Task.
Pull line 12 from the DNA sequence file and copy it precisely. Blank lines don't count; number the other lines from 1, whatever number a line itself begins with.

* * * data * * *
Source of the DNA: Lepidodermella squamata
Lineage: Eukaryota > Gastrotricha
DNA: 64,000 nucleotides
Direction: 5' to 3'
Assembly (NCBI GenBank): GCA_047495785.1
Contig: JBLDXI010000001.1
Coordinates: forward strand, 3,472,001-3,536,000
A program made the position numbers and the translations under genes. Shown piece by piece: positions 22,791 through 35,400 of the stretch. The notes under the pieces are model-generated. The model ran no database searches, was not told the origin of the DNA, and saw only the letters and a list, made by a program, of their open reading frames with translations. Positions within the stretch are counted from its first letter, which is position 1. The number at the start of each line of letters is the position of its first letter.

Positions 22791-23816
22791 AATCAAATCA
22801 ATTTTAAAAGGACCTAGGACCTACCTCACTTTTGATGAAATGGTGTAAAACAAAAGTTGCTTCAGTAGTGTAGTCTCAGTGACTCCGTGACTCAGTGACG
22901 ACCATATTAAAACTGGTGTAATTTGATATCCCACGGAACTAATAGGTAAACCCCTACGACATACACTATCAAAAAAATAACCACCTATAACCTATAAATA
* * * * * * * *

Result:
22901 ACCATATTAAAACTGGTGTAATTTGATATCCCACGGAACTAATAGGTAAACCCCTACGACATACACTATCAAAAAAATAACCACCTATAACCTATAAATA